On Moving and Mixes

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I am happy to report that after some 40 days and nights of wandering in the wilderness of moving from one abode to another, I am back in business. It has been a long slog, and I’m not saying it’s over yet, but the digital piano just got set up and the hall carpet runners have been put down, and tonight I found the perfect spot in the kitchen to settle my open laptop in order to view the resident blog’s recipe for Potsticker Soup as I made it for our dinner. *Sigh* It’s good to be home again, at last.

During the long period of pre-wandering, known as packing, and the aftermath of the move, I increasingly had to rely on simple prep foods and mixes. They saved me, many a night. (And so did my sister, who kindly had us over for dinner a lot. :-)) Now I know that when I started this blog I was all about DIY Birthday cake and baking bread from scratch and whatnot, but do not let it be said that I can afford to look down on mixes. Looking down on mixes is a refuge of the unemployed, I believe. And I should know. Now that I am working and arriving home between 6:00 and 6:30 four nights a week, I see those ten or fifteen minutes you save by making something from a mix or prepared sauce as possibly being the difference between being able to make a dish or not. And sometimes mixes are better than picking up the grocery stores’ answer to a home cooked meal. Those store prepped entrees are often more salty and chemical-y tasting than the result of making the mix – but that of course depends on the store and how much money a person is willing to spend. The better stores charge more than the local diner would for the same meal.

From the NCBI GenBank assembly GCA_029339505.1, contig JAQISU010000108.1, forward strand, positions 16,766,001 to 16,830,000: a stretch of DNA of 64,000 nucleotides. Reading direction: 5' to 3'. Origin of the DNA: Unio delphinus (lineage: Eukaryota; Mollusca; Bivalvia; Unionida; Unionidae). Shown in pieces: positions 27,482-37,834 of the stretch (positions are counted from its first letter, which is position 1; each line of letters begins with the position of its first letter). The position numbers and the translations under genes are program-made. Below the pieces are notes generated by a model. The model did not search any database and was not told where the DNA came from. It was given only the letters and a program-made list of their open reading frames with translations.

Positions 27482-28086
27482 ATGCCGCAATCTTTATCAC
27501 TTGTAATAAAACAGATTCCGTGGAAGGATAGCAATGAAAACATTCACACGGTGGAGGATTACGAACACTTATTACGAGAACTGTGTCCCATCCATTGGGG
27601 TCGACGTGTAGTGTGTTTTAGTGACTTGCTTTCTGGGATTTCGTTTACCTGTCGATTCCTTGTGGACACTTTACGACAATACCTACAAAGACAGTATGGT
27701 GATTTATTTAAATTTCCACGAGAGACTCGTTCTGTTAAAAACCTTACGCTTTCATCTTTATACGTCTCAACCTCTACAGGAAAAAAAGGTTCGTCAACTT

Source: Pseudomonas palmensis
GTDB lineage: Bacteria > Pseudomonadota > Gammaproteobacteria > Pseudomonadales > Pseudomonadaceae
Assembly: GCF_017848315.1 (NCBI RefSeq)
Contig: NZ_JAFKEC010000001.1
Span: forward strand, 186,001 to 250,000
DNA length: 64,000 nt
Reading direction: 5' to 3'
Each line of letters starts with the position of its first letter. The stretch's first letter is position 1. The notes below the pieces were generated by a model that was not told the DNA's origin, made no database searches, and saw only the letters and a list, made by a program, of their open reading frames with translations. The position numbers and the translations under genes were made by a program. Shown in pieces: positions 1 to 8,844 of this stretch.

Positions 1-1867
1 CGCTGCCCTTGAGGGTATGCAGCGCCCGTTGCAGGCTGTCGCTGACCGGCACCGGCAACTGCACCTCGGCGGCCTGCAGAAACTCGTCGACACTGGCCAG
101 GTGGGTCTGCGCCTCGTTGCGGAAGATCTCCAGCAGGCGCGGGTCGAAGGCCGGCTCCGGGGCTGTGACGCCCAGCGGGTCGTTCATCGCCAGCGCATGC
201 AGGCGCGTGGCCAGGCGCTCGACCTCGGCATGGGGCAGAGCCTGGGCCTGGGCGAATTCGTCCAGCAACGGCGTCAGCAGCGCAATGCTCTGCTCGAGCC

My ongoing goal is to find mixes or sauces that are high quality and truly labor saving enough to give me results that would be pretty close to what I might put together if I had more time. Here are my top picks.

1. Krusteaz Mixes.

krusteaz

Sometimes you just want a baked good, and you want it early in the day and you just don’t have the wherewithal to do it from scratch. These mixes are all good, but the cornbread mix is great. The cinnamon swirl coffee cake turns out really well too.

2. Wok Mei Sauces.

As a dear, departed writer friend once said to me, the rule of thumb for dialog is that a turn of dialog should not be longer than your thumb. The same applies to the ingredient list on a box of processed food.

wings

Chicken Wings – marinated with the Wok Mei oyster sauce and broiled in the oven. Easy peasey & tasty.

The Wok Mei line of natural Asian prepared sauces are pretty basic and unadorned, and that’s why I can recommend them. Here is the blurb about the Wok Mei Oyster Sauce from the Dean and DeLuca website:

“No junk, just 100% natural ingredients. No MSG, no sodium benzoate, no gluten, no modified corn starch. Wok Mei even uses evaporated cane juice rather than sugar resulting in an Oyster Sauce that makes a great, rich and dark sauce in a wok.”

wok mei oysterjpg

3. Frontera Enchilada Sauce

While I put this together (using leftover Costco rotisserie chicken from the previous night’s dinner) my daughter called out from her room that something smelled good. What was I making? A good sign. Ricky Bayless is the chef with a Chicago restaurant and PBS tv show behind this brand, and the Frontera line is also high-end and not full of preservatives and a million chemicals. It tastes very good when it cooks up!

enchilada jarenchiladas1
enchiladas1a

enchiladas24. Fresh Sausage

Sausage counts as a mix – a mix from the pre-industrial age that has stood the test of time. Split open a fresh sausage or two into a hot skillet with sauteeing onions and peppers and you’ve got a very good meal about to happen. (My favorite is Chicken Santa Fe style, but there are so many varieties to try.) Serve over rice or pasta. If you want to get fancy, mix in some creme fraiche at the end. It’s a keeper, and quick.

sausagepasta

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